Because I write

From “Steering the Craft”, by Ursula K. Le Guin, a blogging (writing, really) idea I’m copying from my friend Aborigen.

Exercise 4, parts 1 and 2: Again and Again and Again

Part One: Write a paragraph of narrative (150 words) that includes at least three repetitions of a noun, verb or adjective (a noticeable word, not an invisible one like was, said, did).

Acid burnt his throat as food hopped back up his esophagus. She had fed him lobster from her fingertip just moments ago; before she snapped him up from the plate with angry fingers, and revealed to him that she knew. “I told you what would happen, little one. I warned you: no betrayals.” And then there was acid in her eyes too, corrosive pools of brown brimstone. The back of his throat filled with vomit that couldn’t escape terminal velocity as he made the circuit to her opening mouth. Just as well, he thought. It might make it difficult for her to end him with a merciful bite. But she didn’t. Of course she wouldn’t. He closed his eyes and didn’t bother screaming as his body slipped past her teeth. She kept him whole for the entire ride. Acid waited for him. Outside, tears hissed crystal paths down her cheeks.

Part Two: Structural Repetition. Write a short narrative (350-1000 words) in which something is said or done and then something is said or done that echoes or repeats it, perhaps in a different context, or by different people, or on a different scale.

From an idea originally jotted down on 10/11/05 1:42:05am

So much air, he thought, as it whipped past his ears, never reaching his lungs. As it rushed by, it whistled a tune that reminded him of long car rides with his dad when he was a child; during a time in his life where he could still hear the music, voices that sang wordlessly in that rushing wind that swirled into his hair and prickled at his face, the high-pitch of angels screaming for blood.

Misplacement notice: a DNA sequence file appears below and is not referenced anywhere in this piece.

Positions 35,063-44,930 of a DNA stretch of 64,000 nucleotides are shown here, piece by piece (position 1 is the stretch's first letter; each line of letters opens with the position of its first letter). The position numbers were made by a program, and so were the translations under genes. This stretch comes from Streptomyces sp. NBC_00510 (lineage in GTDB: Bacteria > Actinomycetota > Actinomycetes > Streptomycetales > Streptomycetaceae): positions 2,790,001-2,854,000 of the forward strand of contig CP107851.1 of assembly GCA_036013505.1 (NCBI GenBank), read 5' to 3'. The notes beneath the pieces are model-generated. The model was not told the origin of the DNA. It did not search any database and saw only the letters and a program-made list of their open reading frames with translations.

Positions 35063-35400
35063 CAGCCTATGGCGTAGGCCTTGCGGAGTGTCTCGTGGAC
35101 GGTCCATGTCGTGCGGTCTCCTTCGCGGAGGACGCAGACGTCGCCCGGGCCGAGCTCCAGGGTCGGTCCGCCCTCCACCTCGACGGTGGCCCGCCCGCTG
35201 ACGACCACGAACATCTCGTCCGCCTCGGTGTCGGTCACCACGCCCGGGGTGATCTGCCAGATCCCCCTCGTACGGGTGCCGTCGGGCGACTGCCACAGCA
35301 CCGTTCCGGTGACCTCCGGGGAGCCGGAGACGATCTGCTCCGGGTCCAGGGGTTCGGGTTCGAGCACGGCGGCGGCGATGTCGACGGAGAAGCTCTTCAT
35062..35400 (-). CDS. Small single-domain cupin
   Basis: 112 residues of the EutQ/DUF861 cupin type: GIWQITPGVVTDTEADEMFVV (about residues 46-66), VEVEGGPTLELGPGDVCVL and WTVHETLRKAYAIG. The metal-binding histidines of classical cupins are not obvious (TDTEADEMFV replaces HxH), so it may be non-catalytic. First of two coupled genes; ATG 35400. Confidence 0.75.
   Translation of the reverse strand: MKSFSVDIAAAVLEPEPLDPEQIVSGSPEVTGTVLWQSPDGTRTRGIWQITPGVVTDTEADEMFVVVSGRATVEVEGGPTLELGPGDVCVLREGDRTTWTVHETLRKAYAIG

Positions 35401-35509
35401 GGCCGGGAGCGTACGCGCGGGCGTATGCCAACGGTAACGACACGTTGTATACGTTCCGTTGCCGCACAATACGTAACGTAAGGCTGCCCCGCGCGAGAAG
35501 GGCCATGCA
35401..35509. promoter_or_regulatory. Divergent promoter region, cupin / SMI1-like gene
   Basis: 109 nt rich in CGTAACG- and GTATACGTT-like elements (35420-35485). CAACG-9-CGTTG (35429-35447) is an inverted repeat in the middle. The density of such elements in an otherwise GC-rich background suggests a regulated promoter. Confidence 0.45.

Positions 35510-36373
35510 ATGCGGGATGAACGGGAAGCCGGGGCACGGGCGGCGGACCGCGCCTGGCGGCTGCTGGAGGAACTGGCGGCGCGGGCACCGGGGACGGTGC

I never loved her the way I love you, he had wanted to say. He never got the lies out, and that’s too bad, because they would have angered her enough to make it all end sooner. Funny thing, comfort. Even as she drew him closer he thought of those tears that ran like rivers down her face, and wished he had never started their flow.  It would have been a nice thing to say, but she would have only heard his admission of loving the other one. More or less? She didn’t care. She would have only heard that the other one had mattered enough. That she had mattered at all.

So he made the trek in style as she wrapped her fingers around his shape, turning them into long, oblong coffins. She made him attend his own funeral, those five digits the only pallbearers in the parlor of her palm. No speeches were said, no jokes were cracked, and no one pushed the button of a boom box so that the rest of them could hear “Wind Beneath My Wings” as applied to some departed hero. But he was no hero. He was only a man, and not very good at it.

As she drew him nearer, he tried to catch a glimpse of himself in the glossy shine of her teeth. At least he’d get a procession out of this, even if one that had already been there, waiting for him. He looked at them accusingly, as though they were silent witnesses to secret knowledge. As his sphincter loosened, his gray matter produced nonsensical last thoughts. Teeth, he called out with it, why didn’t you warn me? Why didn’t you tell me this would happen if I faltered?